CVW: Did you or The Beach Boys ever come across the Coachella Valley in the early days?
Jardine: “I’m sure we did. Not a great deal. We were pretty much Southern California guys and more coastal dwellers. We didn’t get out too much further than that because you had to own a car that would drive that far. Most of us had clunkers. I used to take Dennis surfing in my car and it barely made it there and back. We didn’t get to the desert on a regular basis until later in life.”
CVW: You have another musician son, Adam. What’s he up to?
Jardine: “He’s doing fine. He’s in the furniture business. He hasn’t been singing with us for a while, but I may recruit him for a round of Endless Summer dates with Carnie and Wendy. We do storytelling dates. It’s fun. We have some gigs coming up and SoCal gigs in October and November. I also have my 6th Beach Boy, my son Matt and a wonderful composer and musician Jeff Alan Ross is my keyboardist.”
CVW: Your current band with Brian Wilson seems to be top-notch. You recently lost a member, guitarist Nicky Wonder, co-founder of the Wondermints.
Jardine: “Nicky Wonder was our powerhouse guitar guy. He had all the Pet Sounds. He even had a Fender guitar with a Brian Wilson channel. He was great, may he rest in peace. The band is made up of perfectionists. They’re dedicated to reproducing the music note for note so you hear everything the way it was recorded. We have twelve folks up there. It’s a lot. It’s time consuming getting blends in our in-ear monitors. It’s never the same. One evening is different than the next without fail. You think it’s all locked in and you’re trying to get the best blend that you can perform to. You’re really in the hands of the engineer/monitor mixer. We’re usually pretty satisfied, we have a really great crew. We’re a team.”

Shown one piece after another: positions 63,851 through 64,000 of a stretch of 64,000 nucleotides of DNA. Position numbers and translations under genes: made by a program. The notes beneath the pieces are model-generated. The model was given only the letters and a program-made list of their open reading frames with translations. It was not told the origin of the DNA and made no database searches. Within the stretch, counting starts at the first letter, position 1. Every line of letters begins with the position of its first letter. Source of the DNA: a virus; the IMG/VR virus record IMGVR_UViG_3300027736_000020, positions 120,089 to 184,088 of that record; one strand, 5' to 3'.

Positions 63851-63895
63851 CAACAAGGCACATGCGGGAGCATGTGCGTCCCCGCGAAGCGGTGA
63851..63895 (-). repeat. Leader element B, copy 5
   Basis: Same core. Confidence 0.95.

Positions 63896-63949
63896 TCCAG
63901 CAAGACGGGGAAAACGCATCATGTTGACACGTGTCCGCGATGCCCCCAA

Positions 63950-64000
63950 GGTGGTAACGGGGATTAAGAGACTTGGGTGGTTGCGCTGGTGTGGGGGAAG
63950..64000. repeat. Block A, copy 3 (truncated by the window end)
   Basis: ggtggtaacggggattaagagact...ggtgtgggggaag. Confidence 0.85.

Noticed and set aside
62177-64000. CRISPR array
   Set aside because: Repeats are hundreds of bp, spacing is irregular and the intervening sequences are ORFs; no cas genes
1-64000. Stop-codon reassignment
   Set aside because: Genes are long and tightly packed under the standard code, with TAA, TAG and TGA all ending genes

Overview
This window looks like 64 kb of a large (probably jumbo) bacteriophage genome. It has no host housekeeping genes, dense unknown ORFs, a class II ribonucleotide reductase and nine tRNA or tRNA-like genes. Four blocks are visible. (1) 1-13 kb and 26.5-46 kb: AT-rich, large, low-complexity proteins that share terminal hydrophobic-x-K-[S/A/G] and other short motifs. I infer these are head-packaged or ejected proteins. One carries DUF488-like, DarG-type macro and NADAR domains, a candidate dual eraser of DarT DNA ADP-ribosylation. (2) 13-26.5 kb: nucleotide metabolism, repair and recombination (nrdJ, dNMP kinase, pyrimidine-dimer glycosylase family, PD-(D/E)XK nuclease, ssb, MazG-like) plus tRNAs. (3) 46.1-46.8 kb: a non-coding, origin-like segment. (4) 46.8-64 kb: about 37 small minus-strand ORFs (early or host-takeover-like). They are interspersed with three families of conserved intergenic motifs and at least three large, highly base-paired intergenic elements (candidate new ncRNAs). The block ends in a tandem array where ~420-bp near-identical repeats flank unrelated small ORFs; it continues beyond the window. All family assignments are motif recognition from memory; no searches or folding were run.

CVW: After rehearsing with the band what are some of your favorite songs to perform?
Jardine: “Surf’s Up is my favorite and a couple of other songs. Surf’s Up is just magical. The lyrics are magical. The performance and music are magical. It’s counterintuitive. It’s Brian Wilson at his best. There’s another song on the Friends album called Busy Doin’ Nothin’ that we’ll be playing. It’s a completely different tune with a Bossa nova style. Brian does this amazing vocal and the chord changes are amazing. They’re so outside the Beach Boy idiom. We asked ourselves, ‘where did he figure that one out?’ It couldn’t be more different than Surf’s Up. Another one is ‘Til I Die from Surf’s Up. Brian at his moody best. It’s truly a masterpiece as well. We do a smattering of songs from the Friends album.”
CVW: Your relationship with Brian spans almost 60 years. That’s an astounding amount of time to wrap my head around.
Jardine: “We’re like old buddies who survived a couple of World Wars. We’ve been through it all together. He’s a survivor and so am I. The music will out survive us both. Which is amazing. This particular show will be quite refreshing.”
CVW: How mindful are you of the moment and your history in rock and roll?
Jardine: “The moments pass so quickly, it’s the thing that I find that’s a mind-blower. We kind of live in the future a lot. I’m thinking about the next show, like an athlete thinks of the next game, we’re constantly planning. The moments on stage are pretty cool. They’re always challenging. There’s always something we can do better. Very seldom do I say, ‘that was a great show’. It’s more, ‘I really screwed that up’. I think we’re mindful of trying to be as good as we can. The moment is there for the audience more than it is for us. We’re just the messengers.”